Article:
My new sleep pattern consists of five steps.
I developed a new nightly pattern using a mix of medicine and habit changes that has regularly helped me sleep through the night for many months. This regimen is certainly not for everyone, but I wanted to share it in case you may benefit from it in some way. (And I do everything in this identical sequence every night.)
1. Meditation: I’ve always stated, “I’d want to learn how to meditate,” but I’ve never followed through. In 2020, I received a free Calm app membership via my credit card and began implementing a short minute of meditation into my night routine, which is the only time of day that is calm and free of distractions.
Calm includes a lot of options, including long nighttime meditations that you can fall asleep to and middle-of-the-night sessions that will help you go back to sleep. They also provide workshops on issues such as thinking, job, headaches and migraines, and grief.
I conduct a 10-minute meditation to shut certain tabs in my head and calm and relax myself.
2. No talking after meditation: I’m quite serious about being in a zen zone after my meditation. If my spouse says anything more than “Good night!” at this point, I half-jokingly urge him, “Don’t activate my brain!”
Because if we start chatting about the kids, our plans for tomorrow, or the broken faucet, my mind will fly into overdrive with practicalities, concerns, and to-do lists.
3. Anxiety medication: I’ve always been a worrier, but it wasn’t until lately that I recognized my constant worrying was truly anxiety–and that it was worsening as I grew older. I came to the conclusion that it was not something I could manage on my own.
Working with the nurse practitioner, I was able to find a medication that relieved my anxiety during the day and helped me sleep at night, all while avoiding the side effects of other medications.
4. Melatonin: My 3 a.m. wake-ups returned after many months on the medicine. So I started taking melatonin. I discovered that our natural levels of melatonin decrease as we get older, which might explain why so many elderly individuals have trouble sleeping. My nurse practitioner gave her approval for me to take it every night.
A buddy suggested a 6-hour slow-release melatonin since my issue wasn’t falling asleep but staying asleep, and it’s been really successful in getting me over the middle-of-the-night wake-up window. I can now go back asleep if I wake up at 3 a.m. to take a drink of water, which is a tiny miracle.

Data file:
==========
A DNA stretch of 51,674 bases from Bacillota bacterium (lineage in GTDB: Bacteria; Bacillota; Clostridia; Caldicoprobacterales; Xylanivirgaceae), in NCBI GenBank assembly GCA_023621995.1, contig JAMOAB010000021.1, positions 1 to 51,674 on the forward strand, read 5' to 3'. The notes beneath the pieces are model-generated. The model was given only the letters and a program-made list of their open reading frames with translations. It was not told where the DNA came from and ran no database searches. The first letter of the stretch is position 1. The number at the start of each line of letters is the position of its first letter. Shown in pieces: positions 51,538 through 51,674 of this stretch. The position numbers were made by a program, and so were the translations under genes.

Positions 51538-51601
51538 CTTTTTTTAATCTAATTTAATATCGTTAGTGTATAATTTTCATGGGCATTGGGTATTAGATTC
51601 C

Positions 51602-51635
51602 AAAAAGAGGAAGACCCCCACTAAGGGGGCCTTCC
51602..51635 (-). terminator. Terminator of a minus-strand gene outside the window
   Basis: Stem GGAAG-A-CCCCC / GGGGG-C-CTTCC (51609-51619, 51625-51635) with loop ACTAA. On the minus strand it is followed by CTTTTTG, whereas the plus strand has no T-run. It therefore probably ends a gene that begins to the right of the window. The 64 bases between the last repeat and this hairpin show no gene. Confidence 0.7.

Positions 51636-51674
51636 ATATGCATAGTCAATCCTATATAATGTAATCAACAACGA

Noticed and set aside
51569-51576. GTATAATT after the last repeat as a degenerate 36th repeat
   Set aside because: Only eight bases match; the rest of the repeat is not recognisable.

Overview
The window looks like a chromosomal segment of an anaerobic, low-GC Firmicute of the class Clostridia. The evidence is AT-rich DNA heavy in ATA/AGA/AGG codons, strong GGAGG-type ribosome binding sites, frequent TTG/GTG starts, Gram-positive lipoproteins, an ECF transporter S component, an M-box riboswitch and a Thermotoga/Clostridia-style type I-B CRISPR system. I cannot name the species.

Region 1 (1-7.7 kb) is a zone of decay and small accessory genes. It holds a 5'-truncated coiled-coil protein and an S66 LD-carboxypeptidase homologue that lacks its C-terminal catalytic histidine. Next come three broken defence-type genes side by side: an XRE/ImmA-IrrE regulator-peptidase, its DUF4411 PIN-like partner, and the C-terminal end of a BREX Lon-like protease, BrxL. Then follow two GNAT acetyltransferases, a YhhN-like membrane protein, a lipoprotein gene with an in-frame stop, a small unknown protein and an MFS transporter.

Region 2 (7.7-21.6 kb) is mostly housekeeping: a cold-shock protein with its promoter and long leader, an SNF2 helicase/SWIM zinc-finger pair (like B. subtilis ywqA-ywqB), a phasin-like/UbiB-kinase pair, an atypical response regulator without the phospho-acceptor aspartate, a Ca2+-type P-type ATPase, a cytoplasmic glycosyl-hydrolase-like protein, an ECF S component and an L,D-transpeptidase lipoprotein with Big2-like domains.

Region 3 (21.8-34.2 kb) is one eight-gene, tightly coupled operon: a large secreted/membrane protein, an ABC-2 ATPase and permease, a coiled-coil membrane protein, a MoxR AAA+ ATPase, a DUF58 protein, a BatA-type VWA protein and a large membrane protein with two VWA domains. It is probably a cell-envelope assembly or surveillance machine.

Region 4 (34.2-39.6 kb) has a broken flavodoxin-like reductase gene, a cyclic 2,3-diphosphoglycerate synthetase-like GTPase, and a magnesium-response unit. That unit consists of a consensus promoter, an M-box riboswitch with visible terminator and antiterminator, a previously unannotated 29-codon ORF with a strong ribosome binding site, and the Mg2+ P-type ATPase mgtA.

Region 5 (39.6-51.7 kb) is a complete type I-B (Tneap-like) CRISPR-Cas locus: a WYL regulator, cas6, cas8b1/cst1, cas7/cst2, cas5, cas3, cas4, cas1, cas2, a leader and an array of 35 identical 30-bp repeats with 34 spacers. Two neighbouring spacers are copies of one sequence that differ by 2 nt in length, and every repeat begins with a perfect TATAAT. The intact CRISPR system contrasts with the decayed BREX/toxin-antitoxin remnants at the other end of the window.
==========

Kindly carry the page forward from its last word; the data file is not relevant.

This is the product I use (it’s not sponsored; I’m simply passing it along in case it can benefit you, too): Melatonin Melatonin Melatonin Melatonin Melatonin Melatonin Melatonin Melaton
5. Quiet Reading on My Kindle: I used to be a die-hard library book lover, but now I can’t imagine life without my Kindle. When my spouse is ready for lights-out but I am not, it’s like having a dim reading light and a book in one, and I don’t have to fuss with a clip-on bulb.
I read on my Kindle until my eyes can’t stay open any longer, then put it down, turn over, and fall asleep. Finally, it all seems like a dream.
I’m a member of the Amazon Services LLC Associates Program, which is an affiliate advertising program that allows me to make money by connecting to Amazon.com and other related websites.
“How to go back to sleep when stressed” is a question that many people have been asking. I was able to get back to sleep by doing the following:
1. Turn off any screens and devices with blue light, such as your phone or computer screen.
2. Drink lots of water, try not to drink coffee before bedtime.
3. Take a bath or shower before bedtime.
4. Try meditation or deep breathing exercises in order to relax your body and mind. Reference: how to go back to sleep when stressed.